Similar to the procedure in A Few Good Men, Canada has a tribunal system for military justice. The military system acknowledges that CAF members, who are subject to military discipline under the Code, must be afforded fair, just, and transparent justice.4 To ensure fairness, military tribunals have two tiers. Summary trials deal with minor offences related to military discipline and unit effectiveness.5 These are dealt with quickly so the member can immediately return to duty.6
For more serious offences, courts martial are administered. Courts martial are similar to civil and criminal courts but they have an independent military judge overseeing the formal process.7 Canada has two forms of court martial, General and Standing. A General Court Martial is similar to a criminal jury trial. This process includes a military judge and five randomly selected CAF members.8 The judge acts as the trier of law, deciding the formal sentence, and the CAF members are the triers of fact determining a verdict.9 This is the type of formal process depicted in A Few Good Men. In contrast, a Standing Court Martial is similar to a judge-alone criminal trial where the military judge wears both hats.10
The military court system is imperative to the CAF’s function. The specialized system allows the military to maintain discipline and integrity needed to carry out the dangerous operations for which they are responsible. Although their formal court processes are similar to the criminal court system, it is necessary that people trained in military operations decide punishment. Civilians cannot accurately judge the discipline and enforcement needed to carry out certain orders and operations.
1 National Defence Act, RSC 1985, c N-5, Part III, ss 66-159.
2 Canada, National Defence and the Canadian Armed Forces, Canada’s Military Justice System, (Ottawa: National Defence Headquarters, 2014), online:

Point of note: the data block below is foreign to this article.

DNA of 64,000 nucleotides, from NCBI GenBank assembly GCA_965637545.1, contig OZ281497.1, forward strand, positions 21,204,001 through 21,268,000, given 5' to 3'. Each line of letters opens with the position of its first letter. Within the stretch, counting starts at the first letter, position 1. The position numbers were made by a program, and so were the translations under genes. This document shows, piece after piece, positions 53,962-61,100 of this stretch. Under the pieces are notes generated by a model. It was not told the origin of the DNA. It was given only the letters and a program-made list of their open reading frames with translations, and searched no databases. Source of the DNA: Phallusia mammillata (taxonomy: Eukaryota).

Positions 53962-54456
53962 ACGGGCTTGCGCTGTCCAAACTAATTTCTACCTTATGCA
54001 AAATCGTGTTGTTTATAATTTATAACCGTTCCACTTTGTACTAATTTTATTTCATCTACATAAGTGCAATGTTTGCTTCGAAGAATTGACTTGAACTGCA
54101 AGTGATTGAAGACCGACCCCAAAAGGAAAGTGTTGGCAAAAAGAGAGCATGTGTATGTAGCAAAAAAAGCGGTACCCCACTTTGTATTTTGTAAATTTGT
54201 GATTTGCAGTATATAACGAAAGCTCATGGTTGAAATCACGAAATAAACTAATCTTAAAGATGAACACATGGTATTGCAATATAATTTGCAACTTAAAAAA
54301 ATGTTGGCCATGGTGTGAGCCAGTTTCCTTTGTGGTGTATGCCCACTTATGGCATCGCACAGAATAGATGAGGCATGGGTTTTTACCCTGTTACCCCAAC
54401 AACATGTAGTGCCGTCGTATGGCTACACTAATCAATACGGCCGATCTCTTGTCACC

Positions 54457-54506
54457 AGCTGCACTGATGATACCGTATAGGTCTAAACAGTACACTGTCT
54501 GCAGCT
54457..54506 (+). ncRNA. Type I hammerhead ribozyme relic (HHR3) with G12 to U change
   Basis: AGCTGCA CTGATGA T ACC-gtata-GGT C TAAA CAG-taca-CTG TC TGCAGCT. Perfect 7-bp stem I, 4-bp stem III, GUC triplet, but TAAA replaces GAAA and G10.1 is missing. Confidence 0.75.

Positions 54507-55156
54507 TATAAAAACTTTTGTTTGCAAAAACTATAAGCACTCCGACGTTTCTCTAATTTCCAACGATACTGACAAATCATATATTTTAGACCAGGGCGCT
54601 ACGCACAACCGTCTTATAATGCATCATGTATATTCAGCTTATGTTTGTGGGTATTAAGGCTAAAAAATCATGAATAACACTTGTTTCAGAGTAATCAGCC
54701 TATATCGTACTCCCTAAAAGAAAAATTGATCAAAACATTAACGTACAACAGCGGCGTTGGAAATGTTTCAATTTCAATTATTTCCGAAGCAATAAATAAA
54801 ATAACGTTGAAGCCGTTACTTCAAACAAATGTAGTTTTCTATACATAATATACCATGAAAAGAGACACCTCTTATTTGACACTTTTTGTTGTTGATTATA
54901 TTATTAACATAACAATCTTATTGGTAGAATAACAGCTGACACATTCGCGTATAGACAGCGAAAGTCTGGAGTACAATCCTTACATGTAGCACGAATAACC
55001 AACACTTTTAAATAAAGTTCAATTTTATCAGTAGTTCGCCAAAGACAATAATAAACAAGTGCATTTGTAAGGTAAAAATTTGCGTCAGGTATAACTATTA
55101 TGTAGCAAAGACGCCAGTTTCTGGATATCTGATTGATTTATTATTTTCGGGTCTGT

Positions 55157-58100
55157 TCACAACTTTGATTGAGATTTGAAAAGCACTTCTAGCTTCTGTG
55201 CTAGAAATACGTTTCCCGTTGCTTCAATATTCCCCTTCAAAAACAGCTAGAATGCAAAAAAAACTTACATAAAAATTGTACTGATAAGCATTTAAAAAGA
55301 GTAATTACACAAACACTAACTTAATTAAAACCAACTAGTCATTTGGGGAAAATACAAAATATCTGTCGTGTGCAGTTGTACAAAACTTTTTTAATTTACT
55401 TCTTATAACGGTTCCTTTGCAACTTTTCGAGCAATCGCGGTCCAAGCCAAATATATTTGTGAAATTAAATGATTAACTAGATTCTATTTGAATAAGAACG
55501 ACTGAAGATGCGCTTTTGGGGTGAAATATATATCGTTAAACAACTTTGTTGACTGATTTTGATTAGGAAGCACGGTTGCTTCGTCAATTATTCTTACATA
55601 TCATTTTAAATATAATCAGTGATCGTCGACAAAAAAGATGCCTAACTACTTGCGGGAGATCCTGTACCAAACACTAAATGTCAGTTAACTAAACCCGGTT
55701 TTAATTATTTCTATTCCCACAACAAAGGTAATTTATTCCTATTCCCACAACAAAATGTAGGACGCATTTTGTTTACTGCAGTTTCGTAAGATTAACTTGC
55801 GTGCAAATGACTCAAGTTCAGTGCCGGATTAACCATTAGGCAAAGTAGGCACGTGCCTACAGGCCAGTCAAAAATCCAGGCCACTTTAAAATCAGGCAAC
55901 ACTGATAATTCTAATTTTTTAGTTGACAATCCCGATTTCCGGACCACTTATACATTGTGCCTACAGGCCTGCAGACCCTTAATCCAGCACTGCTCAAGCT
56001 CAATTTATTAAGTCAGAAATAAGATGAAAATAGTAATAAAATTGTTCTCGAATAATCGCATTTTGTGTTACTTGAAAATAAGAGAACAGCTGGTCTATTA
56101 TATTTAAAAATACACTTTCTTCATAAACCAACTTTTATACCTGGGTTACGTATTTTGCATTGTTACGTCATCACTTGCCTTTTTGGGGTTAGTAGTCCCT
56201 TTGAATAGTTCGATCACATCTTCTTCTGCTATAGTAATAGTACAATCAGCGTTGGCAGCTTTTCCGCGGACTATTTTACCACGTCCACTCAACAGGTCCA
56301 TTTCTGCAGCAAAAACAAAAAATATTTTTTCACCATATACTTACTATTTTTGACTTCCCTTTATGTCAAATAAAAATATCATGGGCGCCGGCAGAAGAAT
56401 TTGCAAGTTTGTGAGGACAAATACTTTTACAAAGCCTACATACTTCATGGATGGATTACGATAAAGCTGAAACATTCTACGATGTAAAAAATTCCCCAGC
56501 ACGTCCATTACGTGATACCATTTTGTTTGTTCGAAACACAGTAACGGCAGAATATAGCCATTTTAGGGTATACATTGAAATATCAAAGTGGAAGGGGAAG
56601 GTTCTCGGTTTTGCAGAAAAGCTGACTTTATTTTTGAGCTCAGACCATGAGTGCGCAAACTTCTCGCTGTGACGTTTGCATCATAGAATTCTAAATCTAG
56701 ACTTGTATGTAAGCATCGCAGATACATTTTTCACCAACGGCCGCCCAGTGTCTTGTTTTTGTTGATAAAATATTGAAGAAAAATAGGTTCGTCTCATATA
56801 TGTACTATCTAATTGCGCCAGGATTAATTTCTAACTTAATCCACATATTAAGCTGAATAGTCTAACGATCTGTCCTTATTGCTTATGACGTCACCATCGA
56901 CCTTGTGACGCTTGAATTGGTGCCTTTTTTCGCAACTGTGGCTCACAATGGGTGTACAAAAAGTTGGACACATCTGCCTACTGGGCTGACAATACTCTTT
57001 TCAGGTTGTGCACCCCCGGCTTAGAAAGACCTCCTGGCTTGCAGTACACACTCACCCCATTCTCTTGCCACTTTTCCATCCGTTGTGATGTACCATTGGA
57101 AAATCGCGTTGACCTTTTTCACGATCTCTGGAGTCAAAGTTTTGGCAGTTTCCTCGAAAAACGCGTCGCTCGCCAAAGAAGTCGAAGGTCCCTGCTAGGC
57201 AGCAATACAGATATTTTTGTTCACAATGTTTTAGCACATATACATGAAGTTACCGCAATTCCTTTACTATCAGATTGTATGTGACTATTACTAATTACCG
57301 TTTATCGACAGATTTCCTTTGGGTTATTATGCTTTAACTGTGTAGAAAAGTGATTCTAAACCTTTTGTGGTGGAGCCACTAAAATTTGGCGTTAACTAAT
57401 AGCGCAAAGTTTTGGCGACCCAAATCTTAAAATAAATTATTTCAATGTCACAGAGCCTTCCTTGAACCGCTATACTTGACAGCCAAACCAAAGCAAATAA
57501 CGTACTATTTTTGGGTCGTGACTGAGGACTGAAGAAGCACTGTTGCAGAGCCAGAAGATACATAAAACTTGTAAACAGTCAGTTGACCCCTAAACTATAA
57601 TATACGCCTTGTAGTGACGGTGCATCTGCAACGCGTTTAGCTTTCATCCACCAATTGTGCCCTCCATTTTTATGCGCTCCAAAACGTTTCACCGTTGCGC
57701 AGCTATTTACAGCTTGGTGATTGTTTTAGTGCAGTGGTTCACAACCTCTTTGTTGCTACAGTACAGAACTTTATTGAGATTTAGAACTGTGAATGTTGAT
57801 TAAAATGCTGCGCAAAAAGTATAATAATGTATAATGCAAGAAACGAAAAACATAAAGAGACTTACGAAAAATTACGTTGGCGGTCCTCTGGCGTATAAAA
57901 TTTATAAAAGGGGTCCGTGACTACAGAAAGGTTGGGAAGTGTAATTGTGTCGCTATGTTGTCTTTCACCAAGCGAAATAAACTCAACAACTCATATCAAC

9 Canada, National Defence and the Canadian Armed Forces, Canada’s Court Martial System, (Ottawa: National Defence Headquarters, 2016), online: <www.forces.gc.ca/en/about-reports-pubs-military-law/court-martial-system.page>.
Posted by The BNA Act 1867 on March 21, 2017 at 07:00 AM in American Law, Blog News and Stuff, Civil Procedure, Courts & Judiciary, Criminal Law & Procedure, Current Affairs, Education, Film, General Interest, History, Judges, Law in General, Lawyers, Movies & Pop Culture, Television | Permalink | Comments (0)
This week, The Dominion writers demonstrate their nerdy tendencies by discussing fictional legal scenarios. Check back daily to see if your favourite fictional legal case is featured!
Last year, the blockbuster film Captain America: Civil War featured a plan to force super heroes to register with the government. Comics have used this kind of storyline for decades. But would such a legislative scheme be valid in the real world?
The first attempt to register super heroes in the Marvel Universe was the Mutant Registration Act [MRA] (also called the Mutant Control Act). This was first mentioned in the “Days of Future Past” story, in which genocidal, mutant hunting Sentinels controlled a dark future. After the legislation passed a special government strike team called Freedom Force enforced it. Ironically, Freedom Force was comprised of former super criminals who had tried to assassinate the Senator who first proposed the legislation. There were protests against the legislation and at some point it was either repealed or no longer enforced.